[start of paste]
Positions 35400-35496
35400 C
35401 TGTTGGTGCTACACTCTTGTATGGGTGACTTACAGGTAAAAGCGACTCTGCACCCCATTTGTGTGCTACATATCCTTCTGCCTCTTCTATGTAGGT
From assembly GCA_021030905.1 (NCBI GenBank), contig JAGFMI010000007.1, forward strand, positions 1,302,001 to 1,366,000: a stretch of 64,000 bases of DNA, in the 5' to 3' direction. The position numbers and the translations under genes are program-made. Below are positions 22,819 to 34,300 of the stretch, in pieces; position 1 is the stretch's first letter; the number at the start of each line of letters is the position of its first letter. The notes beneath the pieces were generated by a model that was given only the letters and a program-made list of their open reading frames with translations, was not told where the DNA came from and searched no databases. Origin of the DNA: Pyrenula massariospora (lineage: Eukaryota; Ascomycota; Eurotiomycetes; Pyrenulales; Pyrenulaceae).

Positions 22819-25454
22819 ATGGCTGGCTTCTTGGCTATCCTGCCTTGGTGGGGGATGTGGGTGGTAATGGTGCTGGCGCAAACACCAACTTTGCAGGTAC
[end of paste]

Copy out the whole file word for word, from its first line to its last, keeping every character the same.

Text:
Positions 35400-35496
35400 C
35401 TGTTGGTGCTACACTCTTGTATGGGTGACTTACAGGTAAAAGCGACTCTGCACCCCATTTGTGTGCTACATATCCTTCTGCCTCTTCTATGTAGGT
From assembly GCA_021030905.1 (NCBI GenBank), contig JAGFMI010000007.1, forward strand, positions 1,302,001 to 1,366,000: a stretch of 64,000 bases of DNA, in the 5' to 3' direction. The position numbers and the translations under genes are program-made. Below are positions 22,819 to 34,300 of the stretch, in pieces; position 1 is the stretch's first letter; the number at the start of each line of letters is the position of its first letter. The notes beneath the pieces were generated by a model that was given only the letters and a program-made list of their open reading frames with translations, was not told where the DNA came from and searched no databases. Origin of the DNA: Pyrenula massariospora (lineage: Eukaryota; Ascomycota; Eurotiomycetes; Pyrenulales; Pyrenulaceae).

Positions 22819-25454
22819 ATGGCTGGCTTCTTGGCTATCCTGCCTTGGTGGGGGATGTGGGTGGTAATGGTGCTGGCGCAAACACCAACTTTGCAGGTAC